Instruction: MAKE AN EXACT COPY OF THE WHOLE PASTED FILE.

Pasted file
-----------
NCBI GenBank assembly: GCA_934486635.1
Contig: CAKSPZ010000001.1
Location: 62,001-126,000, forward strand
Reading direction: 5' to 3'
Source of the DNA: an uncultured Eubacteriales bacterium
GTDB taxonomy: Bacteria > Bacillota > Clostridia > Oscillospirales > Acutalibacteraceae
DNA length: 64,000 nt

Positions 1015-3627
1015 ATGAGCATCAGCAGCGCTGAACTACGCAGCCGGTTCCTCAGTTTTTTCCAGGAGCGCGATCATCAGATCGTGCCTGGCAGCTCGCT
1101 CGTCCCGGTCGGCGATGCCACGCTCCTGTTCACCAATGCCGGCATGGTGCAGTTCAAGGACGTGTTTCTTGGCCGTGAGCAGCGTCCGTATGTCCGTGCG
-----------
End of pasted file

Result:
NCBI GenBank assembly: GCA_934486635.1
Contig: CAKSPZ010000001.1
Location: 62,001-126,000, forward strand
Reading direction: 5' to 3'
Source of the DNA: an uncultured Eubacteriales bacterium
GTDB taxonomy: Bacteria > Bacillota > Clostridia > Oscillospirales > Acutalibacteraceae
DNA length: 64,000 nt

Positions 1015-3627
1015 ATGAGCATCAGCAGCGCTGAACTACGCAGCCGGTTCCTCAGTTTTTTCCAGGAGCGCGATCATCAGATCGTGCCTGGCAGCTCGCT
1101 CGTCCCGGTCGGCGATGCCACGCTCCTGTTCACCAATGCCGGCATGGTGCAGTTCAAGGACGTGTTTCTTGGCCGTGAGCAGCGTCCGTATGTCCGTGCG